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Are Flex/Part-Time Options Holding Women Back?

Vivia Chen

September 13, 2010

The women "My firm told me that I'd better tell recruits that flextime works great here," says a woman partner at an Am Law 100 firm. "But, honestly, I don't think it works if you want to be really successful."

The official big-firm party line these days is that flextime and part-time options are yours for the taking, and that you can still stay on track (albeit perhaps a slower one) if you do. Sound too good to be true? That partner thinks so--and there are some indications that she might be right.

In the September issue of The American Lawyer, I looked at the state of women equity partners in The Am Law 100. (Actually, only 70 of the 100 provided verifiable data. Some of the missing 30 firms either didn't provide complete information or chose not to participate at all. Might they be hiding really dismal female equity figures? Who know?)

In any case, this is the punch line: The high scorers for women equity partners--those with percentages in the high teens or better--tend to be the one-tier, super elite firms: Davis Polk (23 percent); Wilmer Cutler (23 percent); Paul Weiss (21 percent); Ropes & Gray (20 percent); Simpson Thacher (19 percent); and the like. (Click for chart.)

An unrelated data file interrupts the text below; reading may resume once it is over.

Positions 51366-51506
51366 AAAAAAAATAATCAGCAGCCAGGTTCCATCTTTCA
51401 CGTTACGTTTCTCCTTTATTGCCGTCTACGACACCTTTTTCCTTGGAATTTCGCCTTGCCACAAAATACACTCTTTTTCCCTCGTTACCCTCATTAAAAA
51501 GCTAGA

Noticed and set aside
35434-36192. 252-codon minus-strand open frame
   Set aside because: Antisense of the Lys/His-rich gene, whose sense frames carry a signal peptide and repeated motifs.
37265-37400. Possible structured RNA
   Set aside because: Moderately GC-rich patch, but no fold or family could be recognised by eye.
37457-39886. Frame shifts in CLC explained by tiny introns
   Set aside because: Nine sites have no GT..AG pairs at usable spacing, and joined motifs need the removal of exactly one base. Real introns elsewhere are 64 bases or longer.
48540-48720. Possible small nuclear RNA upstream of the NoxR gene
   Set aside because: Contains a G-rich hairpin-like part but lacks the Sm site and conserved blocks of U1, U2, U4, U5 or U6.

The big irony: Some of the low scorers are two-tier firms with liberal, well-utilized family-friendly policies--Perkins Coie (9 percent women equity); Duane Morris (9 percent women equity); and Crowell & Moring (13 percent women equity).

The results seem counterintuitive. Who would guess that women would fare better on the equity barometer at firms where the odds of making partner are ridiculously slim for everyone? By the same token, wouldn't you expect that at the less competitive, two-tier firms (especially those with well-established part-time or flexible policies), there'd be women equity partners popping out at every corner?

It's a bit of a mystery why women are achieving equity at higher rates in some of the one-tier firms. I suspect that the culture of the firms has something to do with it. But is the lack of a nonequity option also a major contributing factor? Arguably, women have no choice but to go the whole distance if they want to stay at those one-tier firms--and so some do.